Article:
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The Suez Crisis – Key Event in the Decolonization of Africa

Part 1 – Partial Decolonization Leads to Resentment

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The Road to Decolonization

In 1922 Britain granted Egypt limited independence, ending its protectorate status and creating a sovereign state with Sultan Ahmad Fuad as king. In actuality, however, Egypt only achieved the same rights as British dominion states like Australia, Canada, and South Africa. Egyptian foreign affairs, the defense of Egypt against foreign aggressors, the protection of foreign interests in Egypt, the protection of minorities (ie Europeans, who formed only 10% of the population, albeit the wealthiest part), and the security of communications between the rest of the British Empire and Britain itself through the Suez Canal, were still under direct control of Britain.

Although Egypt was ostensibly ruled by King Faud and his prime minister, the British high commissioner was a significant power. Britain intention was for Egypt to achieve independence through a carefully controlled, and potentially long term, timetable.

'Decolonized' Egypt suffered the same problems that later African states encountered. It's economic strength lay in it's cotton crop, effectively a cash crop for the cotton mills of northern England. It was important to Britain that they maintained control over the production of raw cotton, and they stopped Egyptian nationalists from pushing the creation of a local textile industry, and gaining economic independence.

World War II Interrupts Nationalistic Developments

World War II postponed further confrontation between British post-colonialists and Egyptian nationalists. Egypt represented a strategic interest for the Allies – it controlled the route through north Africa to the oil rich regions of the middle east, and provided the all important trade and communications route through the Suez Canal to the rest of Britain's empire. Egypt became a base for Allied operations in north Africa.

The Monarchists

After World War II, however, the question of complete economic independence was important to all political groups in Egypt. There were three different approaches: the Saadist Institutional Party (SIP) which represented the liberal tradition of the monarchists was heavily discredited by their history of accommodation for foreign business interests and the support of an apparently decadent royal court.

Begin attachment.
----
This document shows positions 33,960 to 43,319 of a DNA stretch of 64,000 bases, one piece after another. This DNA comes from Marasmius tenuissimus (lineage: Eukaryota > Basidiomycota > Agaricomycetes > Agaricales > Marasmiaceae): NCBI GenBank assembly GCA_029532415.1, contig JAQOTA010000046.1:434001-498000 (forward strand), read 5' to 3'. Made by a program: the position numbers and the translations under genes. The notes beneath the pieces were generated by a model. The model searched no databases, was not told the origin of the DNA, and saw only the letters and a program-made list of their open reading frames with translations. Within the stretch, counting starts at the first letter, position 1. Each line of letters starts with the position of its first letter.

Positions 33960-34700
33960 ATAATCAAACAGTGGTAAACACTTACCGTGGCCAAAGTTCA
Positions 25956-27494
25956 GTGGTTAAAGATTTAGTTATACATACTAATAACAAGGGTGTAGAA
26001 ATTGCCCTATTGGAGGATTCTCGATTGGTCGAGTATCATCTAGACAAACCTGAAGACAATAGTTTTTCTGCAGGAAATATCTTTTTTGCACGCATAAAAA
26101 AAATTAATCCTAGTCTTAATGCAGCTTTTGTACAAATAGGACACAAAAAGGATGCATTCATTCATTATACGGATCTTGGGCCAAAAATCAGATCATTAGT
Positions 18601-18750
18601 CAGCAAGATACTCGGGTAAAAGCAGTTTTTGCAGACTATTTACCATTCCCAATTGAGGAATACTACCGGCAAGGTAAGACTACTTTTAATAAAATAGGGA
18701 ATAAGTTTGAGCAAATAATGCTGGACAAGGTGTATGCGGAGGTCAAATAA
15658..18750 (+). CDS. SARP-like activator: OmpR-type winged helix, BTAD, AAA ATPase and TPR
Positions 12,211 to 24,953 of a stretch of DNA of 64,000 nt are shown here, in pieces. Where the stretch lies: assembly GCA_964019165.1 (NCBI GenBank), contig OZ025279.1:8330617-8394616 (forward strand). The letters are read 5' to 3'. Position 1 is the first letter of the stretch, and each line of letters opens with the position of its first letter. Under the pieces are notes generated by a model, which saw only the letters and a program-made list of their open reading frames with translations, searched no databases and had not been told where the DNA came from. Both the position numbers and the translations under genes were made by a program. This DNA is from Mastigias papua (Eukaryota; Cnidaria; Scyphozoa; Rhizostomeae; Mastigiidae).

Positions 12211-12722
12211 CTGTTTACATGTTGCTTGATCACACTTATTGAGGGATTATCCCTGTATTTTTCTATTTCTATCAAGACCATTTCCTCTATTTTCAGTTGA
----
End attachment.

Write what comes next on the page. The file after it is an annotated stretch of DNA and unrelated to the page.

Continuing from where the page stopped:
The Muslim Brotherhood

Opposition to the liberals came from the Muslim Brotherhood who wished to create an Egyptian/Islamic state which would exclude Westernized interests. In 1948 they assassinated the SIP prime minister Mahmoud an-Nukrashi Pasha as a reaction to demands that they disband. His replacement, Ibrahim `Abd al-Hadi Pasha, sent thousands of Muslim Brotherhood members to detention camps, and the Brotherhood's leader Hassan el Banna, was assassinated.

The Free Officers

A third group emerged amongst young Egyptian army officers, recruited from the lower middle-classes in Egypt but educated in English and trained for the military by Britain. They rejected both the liberal tradition of privilege and inequality and the Muslim Brotherhood Islamic traditionalism for a nationalistic viewpoint of economic independence and prosperity. This would be achieved through the development of industry (especially textiles). For this they needed a strong national power supply and looked to damming the Nile for hydroelectricity.

Declaring a Republic

On 22-23 July 1952 a cabal of army officers, known as the 'free officers', led by Lieutenant Colonel Gamal Abdel Nasser overthrew King Faruk in a coup d'état. Following a brief experiment with civilian rule, the revolution continued with the declaration of a republic on 18 June 1953, and Nasser becoming Chairman of the Revolutionary Command Council.

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